Bro - I was thinking the same thing about cell phones as I wrote the story. Jack could have called from the bottom of that gully to let me know where he was. Don't know if I'd done anything to get him out, though. ;-) (Just kidding, Kate.)

jcb said...

This is when I started using the catchphrase "City Paralyzed!" in response to any snow whatsoever. Walked to and from TBS twice during that (just under 2 miles then.) Remember typing winter storm crawls for local (as opposed to satellite) and just kinda arbitrarily putting them on. There is a great edited tape from snowjam that still makes the rounds.

So what year was it that ice coated the WTBS tower, closing off an entire block of West Peachtree, and dropping deadly ice shards all over the place?

As I remember it, WAGA came to interview Bill Tush and parked their shiny new PM Magazine van right out front and....WHAM! No more van.

MaryB said...

Yeah, I lost the windshield of my 1973 Chevy Malibu when ice fell off the Turner tower (actually, a fairly regular winter-time occurence, back in the day). That old parking lot was a dangerous proposition. I'm guessin' they still have that problem, right - ice off the tower? And I think the WAGA van was hit when we were still WTCG (or maybe just recently WTBS). At any rate, death ice from that tower was pretty darn common.

Anonymous said...

I grew up in Roswell and remember just about everything about Snow Jam. As a background, Atlanta had been peppered with ice storms for several winters in the late 70's and early 80's that had brought down power lines, felled trees, iced roads, etc., so TPTB were very cautious with any winter weather.

Plus the ATL at the time was much smaller than it is now so the infrastructure was less developed and the resources of the DOT were not as deep.

Also, it had not been the typical winter day in Atlanta. Snow Jam occurred on a Tuesday. We had been out of school due to weather on Monday and Tuesday. I had gone on a Winter campout with my Boy Scout troop over the weekend. We knew it would be cold, but we had no idea when we work up on Sunday morning that the temperature would be close to zero. We left the campsite early Sunday morning and I came home to watch the AFC Conference Championship game between the SD Chargers and the Cincinnati Bengals. That game was played in a -52 degree weather.

The Monday morning before Snow Jam was even colder - something like 7 or 8 degrees below. School systems had difficulty getting the buses to run so school was cancelled at the last minute. There was an uproar about having some kids already waiting at bus stops when the announcements began to get made.

The forecast the next day was not bad. I think the for Tuesday morning was in the 20's. However, there was a real possibility of snow at some point during the day. So guess what ... school systems that had egg on the faces from the previous day made the early call cancel school for Tuesday. The day was cold but not too cold and pretty nice.

After lunch the sky turned grey and then with much disbelief it started snowing - I remember it starting in Roswell about 3-ish. Ironic (?) because we would have been out of school by the time it actually had started snowing.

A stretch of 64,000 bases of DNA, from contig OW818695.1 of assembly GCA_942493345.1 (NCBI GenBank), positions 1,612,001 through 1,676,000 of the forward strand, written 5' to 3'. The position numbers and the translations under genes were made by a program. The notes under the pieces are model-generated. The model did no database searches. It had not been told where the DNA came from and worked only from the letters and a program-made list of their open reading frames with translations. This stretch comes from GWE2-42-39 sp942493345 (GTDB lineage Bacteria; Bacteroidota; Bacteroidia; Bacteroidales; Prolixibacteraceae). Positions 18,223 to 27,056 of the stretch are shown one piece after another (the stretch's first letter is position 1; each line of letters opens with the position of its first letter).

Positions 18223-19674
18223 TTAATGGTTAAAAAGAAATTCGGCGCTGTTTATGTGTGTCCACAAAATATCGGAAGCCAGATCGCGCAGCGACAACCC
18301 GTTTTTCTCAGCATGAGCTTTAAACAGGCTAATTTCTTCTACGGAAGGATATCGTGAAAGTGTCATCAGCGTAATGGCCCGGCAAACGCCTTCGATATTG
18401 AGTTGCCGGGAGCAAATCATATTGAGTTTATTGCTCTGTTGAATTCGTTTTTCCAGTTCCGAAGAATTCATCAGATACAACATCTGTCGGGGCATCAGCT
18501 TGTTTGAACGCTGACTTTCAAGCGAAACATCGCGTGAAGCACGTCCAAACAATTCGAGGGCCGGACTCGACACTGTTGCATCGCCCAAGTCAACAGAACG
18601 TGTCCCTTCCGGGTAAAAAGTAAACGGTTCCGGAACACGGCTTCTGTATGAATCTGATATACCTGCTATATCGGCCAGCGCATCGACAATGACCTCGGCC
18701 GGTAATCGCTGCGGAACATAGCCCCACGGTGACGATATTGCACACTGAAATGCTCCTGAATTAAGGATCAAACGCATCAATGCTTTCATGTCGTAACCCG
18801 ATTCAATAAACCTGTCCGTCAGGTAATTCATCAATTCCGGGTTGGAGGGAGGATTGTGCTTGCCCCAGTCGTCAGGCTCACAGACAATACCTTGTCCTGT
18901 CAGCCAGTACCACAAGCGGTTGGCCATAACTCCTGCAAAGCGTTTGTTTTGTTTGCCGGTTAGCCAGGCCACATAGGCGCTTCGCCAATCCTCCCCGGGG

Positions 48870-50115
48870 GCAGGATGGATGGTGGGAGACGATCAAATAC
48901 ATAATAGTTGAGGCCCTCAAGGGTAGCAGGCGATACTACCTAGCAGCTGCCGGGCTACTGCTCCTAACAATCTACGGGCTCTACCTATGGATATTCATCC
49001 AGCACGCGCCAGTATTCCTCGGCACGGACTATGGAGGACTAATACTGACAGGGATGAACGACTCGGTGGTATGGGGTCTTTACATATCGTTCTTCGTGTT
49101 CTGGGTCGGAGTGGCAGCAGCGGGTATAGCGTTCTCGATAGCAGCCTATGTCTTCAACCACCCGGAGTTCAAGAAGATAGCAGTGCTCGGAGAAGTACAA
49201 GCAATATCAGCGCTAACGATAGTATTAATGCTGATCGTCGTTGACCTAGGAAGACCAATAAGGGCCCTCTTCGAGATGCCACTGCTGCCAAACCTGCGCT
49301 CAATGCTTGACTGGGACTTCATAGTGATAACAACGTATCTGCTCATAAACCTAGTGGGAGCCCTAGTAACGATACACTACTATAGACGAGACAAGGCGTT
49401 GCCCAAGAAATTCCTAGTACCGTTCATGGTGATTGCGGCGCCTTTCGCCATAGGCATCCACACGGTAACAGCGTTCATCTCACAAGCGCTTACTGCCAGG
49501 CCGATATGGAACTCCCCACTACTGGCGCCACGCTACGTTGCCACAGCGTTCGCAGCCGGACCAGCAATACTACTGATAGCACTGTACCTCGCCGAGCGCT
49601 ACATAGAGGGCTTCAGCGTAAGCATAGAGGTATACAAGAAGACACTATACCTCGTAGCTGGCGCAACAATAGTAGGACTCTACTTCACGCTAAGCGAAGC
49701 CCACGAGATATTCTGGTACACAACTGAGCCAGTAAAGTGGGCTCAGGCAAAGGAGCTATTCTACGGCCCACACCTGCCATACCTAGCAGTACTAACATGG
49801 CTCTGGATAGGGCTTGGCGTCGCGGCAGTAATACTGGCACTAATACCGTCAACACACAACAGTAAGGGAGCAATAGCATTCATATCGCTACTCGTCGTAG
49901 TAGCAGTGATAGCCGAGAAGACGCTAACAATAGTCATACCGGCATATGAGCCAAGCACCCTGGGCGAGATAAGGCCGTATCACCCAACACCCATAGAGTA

It snowed pretty hard the rest of the day and night. My Dad worked for an Ad Agency at North Ave & Peachtree and since the was long before the days of the wider and extended 400 he had a long slog home. I think he waited until after 6 to leave but he made the trek up 75 to 285, around the Perimeter and up 400 to Holcomb Bridge before 9 PM. He got a good laugh about traffic and the panic since he learned to drive the in snowy hills of Ohio.

We were out of school the rest of the week. It snowed until about midday on Wednesday and stayed around until the weekend. A quick second follow-up snowstorm came on Friday but it was all gone by Monday.

A sequel to Snow Jam came a year later in 1983 but it was not as big or as long. The TV station tried to keep the Snow Jam brand alive for a couple of more years, but we never really had anything like it again.

MaryB said...

Great Snow Jam story! I think someone should start a Snow Jam website and collect all the "tales" of the time, don't you? I still wonder if there are any pictures floating around. Perhaps we could find some TV newsfootage to YouTube?

Anonymous said...

I remember Snow Jam very well also.
I was in a Decatur classroom taking a test for a job with several others. I noticed that it began to snow, but went onwith the exam.
As the snow fell heavier & heavier, I asked the person giving the test if we we're going to be allowed to leave. She went & checked with other classes & found that we were the only ones left in the building!
As I was driving down Memorial Dr., up ahead I could see that big hill by Dekalb Co. police station. And while I was watching from the bottom of the hill, I saw cars sliding every which way. I knew I'd never make it, so I pulled into the parking lot of a liquor store (yes, I made a purchase while I was there), & used thier phone to call a cab. All lines were busy, So I set out on foot, walking up Memorial Dr. toward the interstate. A guy in a 4x4 gave me a ride to the interstate ramp & I was walking down the entrance ramp when a womans who had just picked up her daughter from daycare stopped to give me a ride. She took me all the way to my house & refused any money I tried to give her.
So don't ever let anyone tell you that there aren't any good people here.

MaryB said...

Oh, absolutely! Situations like Snow Jam '82 DO prove that good folks are everywhere and willing to help out folks they don't know.

Anonymous said...